When the tongue is removed, one must find other means of communication, and a knock can be so many things: forceful, tentative, sinister, urgent, and deliciously eerie. What is it about noise divorced from body—unexplained bumps in an empty house, scratching at a windowpane on a dark night—that gives one such a chill? That shiver up the spine lies at the heart of this collection where, behind each poem, there is an incessant, unsettling tap, tap, tap.

In the title poem, the cursed speaker says, “If I could be loud enough, if incessant, the door might truly open.” But as each section unfolds, instead of the door opening, who is knocking seems to shift. The speaker seems to exist on both sides of the door, an uncomfortable impasse. To be cursed is to be trapped, after all. Frustrated movement ebbs and flows poem by poem until the landscape seems to vibrate, and the speaker’s occasional calmness in the face of it deepens the chill. The poem “love was the thing i wanted to say” begins with a house filling with water, the speaker inside. Time passes, and the speaker eventually becomes a fish, and “the walls turned black with eyes.” Yet instead of alarm, the speaker says, almost casually, “There was nothing so unpleasant…”.

The speaker exists in a dissociative state, sometimes more beast or object than human, other times divorced from her parts, from voice itself: “I found my tongue singing in a pail of waste” (“the first cure for depression…”). The cure for the speaker’s “sickness of the tongue” is biblical (Matthew 5:30, KJV: “And if thy right hand offend thee, cut it off, and cast it from thee”) and performed outside our frame of view by faceless beings. Mercer’s cutting and mixing in clips and lines from poets who committed suicide feels almost like a reclamation, cut-out tongues singing through this collection like the speaker’s own disembodied tongue, stubbornly hard to silence.

The loss of voice doesn’t stop the speaker’s yearning. She projects it (knock, knock) onto everything around her. The animals take up her thirst: “I taught them, the thirsty pigs, lifting their hooves to fence posts: one, two, three & again, darlings, again” in “knock.” And as others try to tame the speaker, their shaping a form of violence, so too do images, words, and objects contain a wisp of violence: “Storms grew on the black lake, cracking it like marble. We plucked out the cotton sky” (“mother, ice storm”).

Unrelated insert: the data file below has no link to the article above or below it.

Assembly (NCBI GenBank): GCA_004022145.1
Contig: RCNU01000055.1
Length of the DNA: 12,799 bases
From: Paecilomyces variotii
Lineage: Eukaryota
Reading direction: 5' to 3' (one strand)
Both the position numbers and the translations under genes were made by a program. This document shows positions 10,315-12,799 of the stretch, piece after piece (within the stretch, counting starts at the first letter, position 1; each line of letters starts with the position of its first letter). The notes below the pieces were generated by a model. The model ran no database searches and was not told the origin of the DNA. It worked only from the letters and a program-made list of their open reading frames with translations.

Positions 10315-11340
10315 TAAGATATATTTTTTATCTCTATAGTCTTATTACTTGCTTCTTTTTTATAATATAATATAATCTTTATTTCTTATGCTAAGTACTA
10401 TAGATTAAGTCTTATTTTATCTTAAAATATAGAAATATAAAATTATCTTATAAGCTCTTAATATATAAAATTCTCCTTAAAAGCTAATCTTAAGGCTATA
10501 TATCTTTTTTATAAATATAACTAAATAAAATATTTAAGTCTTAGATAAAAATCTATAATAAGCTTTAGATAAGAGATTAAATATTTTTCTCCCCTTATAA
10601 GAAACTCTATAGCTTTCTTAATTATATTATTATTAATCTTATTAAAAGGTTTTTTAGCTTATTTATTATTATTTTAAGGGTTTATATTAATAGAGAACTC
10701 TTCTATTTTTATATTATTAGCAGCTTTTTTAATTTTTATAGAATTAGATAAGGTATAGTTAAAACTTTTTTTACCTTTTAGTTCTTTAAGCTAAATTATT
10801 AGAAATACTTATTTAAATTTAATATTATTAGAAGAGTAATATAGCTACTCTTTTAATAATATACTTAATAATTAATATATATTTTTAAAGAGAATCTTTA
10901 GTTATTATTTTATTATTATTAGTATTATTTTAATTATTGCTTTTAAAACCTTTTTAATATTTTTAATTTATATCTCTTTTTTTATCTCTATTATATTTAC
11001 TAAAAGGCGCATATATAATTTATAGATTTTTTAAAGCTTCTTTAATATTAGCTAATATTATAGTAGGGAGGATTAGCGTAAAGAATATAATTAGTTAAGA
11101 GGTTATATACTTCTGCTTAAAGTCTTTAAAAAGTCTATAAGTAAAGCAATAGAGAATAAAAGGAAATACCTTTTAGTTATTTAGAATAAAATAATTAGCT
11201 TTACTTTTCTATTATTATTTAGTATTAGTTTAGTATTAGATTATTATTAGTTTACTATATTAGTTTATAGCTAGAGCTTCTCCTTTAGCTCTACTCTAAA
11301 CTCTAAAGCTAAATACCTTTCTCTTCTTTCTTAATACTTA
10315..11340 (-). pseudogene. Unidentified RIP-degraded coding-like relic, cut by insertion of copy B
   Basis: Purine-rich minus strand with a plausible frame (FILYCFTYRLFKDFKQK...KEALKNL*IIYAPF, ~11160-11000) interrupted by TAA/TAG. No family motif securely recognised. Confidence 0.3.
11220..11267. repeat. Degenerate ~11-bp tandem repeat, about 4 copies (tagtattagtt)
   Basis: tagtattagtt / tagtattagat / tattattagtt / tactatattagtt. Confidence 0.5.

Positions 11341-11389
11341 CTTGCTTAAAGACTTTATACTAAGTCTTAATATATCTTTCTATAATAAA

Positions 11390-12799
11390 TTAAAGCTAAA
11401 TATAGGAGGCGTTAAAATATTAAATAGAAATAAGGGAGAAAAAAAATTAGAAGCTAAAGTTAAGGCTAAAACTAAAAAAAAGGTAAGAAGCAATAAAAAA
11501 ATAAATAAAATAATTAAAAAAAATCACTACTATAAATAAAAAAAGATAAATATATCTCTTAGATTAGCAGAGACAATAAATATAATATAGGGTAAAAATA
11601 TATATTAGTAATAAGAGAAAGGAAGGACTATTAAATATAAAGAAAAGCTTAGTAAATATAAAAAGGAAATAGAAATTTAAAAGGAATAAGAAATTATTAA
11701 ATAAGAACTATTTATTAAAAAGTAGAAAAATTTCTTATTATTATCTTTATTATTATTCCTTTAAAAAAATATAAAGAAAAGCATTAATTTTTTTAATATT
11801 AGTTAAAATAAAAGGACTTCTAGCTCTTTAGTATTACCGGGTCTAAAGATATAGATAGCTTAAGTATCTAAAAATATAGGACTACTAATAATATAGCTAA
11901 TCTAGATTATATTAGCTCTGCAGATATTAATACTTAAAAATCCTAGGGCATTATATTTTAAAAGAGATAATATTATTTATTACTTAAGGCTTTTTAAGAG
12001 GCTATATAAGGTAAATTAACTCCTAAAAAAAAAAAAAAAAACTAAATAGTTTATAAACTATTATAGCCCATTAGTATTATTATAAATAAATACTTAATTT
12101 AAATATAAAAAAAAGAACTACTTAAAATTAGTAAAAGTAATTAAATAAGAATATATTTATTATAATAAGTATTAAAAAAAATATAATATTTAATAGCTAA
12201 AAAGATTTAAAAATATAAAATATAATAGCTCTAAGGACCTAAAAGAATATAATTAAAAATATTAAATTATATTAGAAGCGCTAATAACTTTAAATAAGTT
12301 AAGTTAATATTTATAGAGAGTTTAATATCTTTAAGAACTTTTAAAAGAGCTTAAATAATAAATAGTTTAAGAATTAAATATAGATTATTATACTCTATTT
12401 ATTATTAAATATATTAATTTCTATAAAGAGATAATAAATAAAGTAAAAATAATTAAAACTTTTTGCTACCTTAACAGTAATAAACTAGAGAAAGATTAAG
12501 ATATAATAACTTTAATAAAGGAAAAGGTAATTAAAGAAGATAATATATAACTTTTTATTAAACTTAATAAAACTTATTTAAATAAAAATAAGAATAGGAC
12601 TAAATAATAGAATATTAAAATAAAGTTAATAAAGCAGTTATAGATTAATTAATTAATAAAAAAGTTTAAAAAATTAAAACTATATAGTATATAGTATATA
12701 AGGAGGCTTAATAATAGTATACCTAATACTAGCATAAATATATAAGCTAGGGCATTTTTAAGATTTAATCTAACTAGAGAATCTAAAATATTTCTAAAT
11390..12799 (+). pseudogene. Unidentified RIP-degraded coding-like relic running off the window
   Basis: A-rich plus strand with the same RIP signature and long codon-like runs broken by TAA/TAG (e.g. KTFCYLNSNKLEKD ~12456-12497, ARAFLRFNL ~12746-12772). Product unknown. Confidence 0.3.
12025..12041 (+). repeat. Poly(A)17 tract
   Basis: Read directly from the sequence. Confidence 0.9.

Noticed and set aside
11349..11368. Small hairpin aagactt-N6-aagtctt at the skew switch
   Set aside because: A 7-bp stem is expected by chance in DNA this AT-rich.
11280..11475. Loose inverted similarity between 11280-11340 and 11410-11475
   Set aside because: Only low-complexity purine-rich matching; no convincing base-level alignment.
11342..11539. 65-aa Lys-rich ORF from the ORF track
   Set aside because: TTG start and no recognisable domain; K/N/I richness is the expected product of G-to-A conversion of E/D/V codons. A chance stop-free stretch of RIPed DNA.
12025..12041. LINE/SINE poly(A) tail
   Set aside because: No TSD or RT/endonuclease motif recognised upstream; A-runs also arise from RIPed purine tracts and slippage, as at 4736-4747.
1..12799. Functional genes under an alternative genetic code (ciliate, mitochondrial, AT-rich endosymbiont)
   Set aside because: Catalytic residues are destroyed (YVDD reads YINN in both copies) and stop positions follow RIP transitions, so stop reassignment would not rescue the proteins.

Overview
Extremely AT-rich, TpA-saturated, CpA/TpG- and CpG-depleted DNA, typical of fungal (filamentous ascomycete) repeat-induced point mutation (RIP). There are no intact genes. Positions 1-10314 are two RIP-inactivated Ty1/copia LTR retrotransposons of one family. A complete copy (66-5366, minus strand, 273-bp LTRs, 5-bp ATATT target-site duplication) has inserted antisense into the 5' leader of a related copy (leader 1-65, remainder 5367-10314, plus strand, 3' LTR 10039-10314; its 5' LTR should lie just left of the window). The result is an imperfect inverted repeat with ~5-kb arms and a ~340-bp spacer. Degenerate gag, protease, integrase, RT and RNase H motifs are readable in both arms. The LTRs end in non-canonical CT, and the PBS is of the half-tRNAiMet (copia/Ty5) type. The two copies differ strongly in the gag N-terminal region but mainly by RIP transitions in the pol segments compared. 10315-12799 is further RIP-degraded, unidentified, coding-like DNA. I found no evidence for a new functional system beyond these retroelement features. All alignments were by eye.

As these lines show, Mercer skillfully juxtaposes images, building tension and deepening connections. In the first poem, which is also the first cure, the mountains made from the “tongues of women buried for the sin of lust” collide with the father who “cuts the tongues from goats before the feast.” Sitting as they do, the father figure and the women are connected, the father’s violence a shadow that looms and echoes forward. The women, tongueless, become goatlike.

Indeed, the women’s and speaker’s human form eludes them: they are birds, beasts, cyclops, trees, fish, elephants. This shapeshifting (mimicked by form as the poems flow into prose and back) sometimes seems like power, sometimes curse, sometimes both. In “xiv” of “to gain entry,” the speaker says, “my sea-born blood is a cathedral’s light / dreamlike ferocity a snake skin / shimmered beneath the wet leaves.” In “oh where to begin,” the speaker asks, “Lord, preserver of man & beast, who may I ask has been tasked with my unimaginable body…?”

The speaker is often acted upon, and even when she makes the move herself, her actions are almost always self-defeating…or self-mutilating. In “what do you remember of before,” the speaker says, “I’ll dig a grave & climb inside.” This self-immolation is echoed in the recurring womb, which is “Verboten,” whether by the speaker’s choice or another’s. Perhaps the womb is the key to breaking the inherited curse: “While my own mother lives, you could not speak at all. That was the curse we chose” (“too emphatic,”). In this way, the speaker is indeed “apocalypse.”

This multilayered collection weaves the reader in with every image, every shift, until the reader is left disoriented, existing on multiple levels, an ear there, a tongue here. The reader is both the one who hears the knock and the one knocking. Also the knock itself. Also the door. Also the one who opens it. Also the one who leaves. What pieces might be left behind?

More information about this title here.

More reviews here.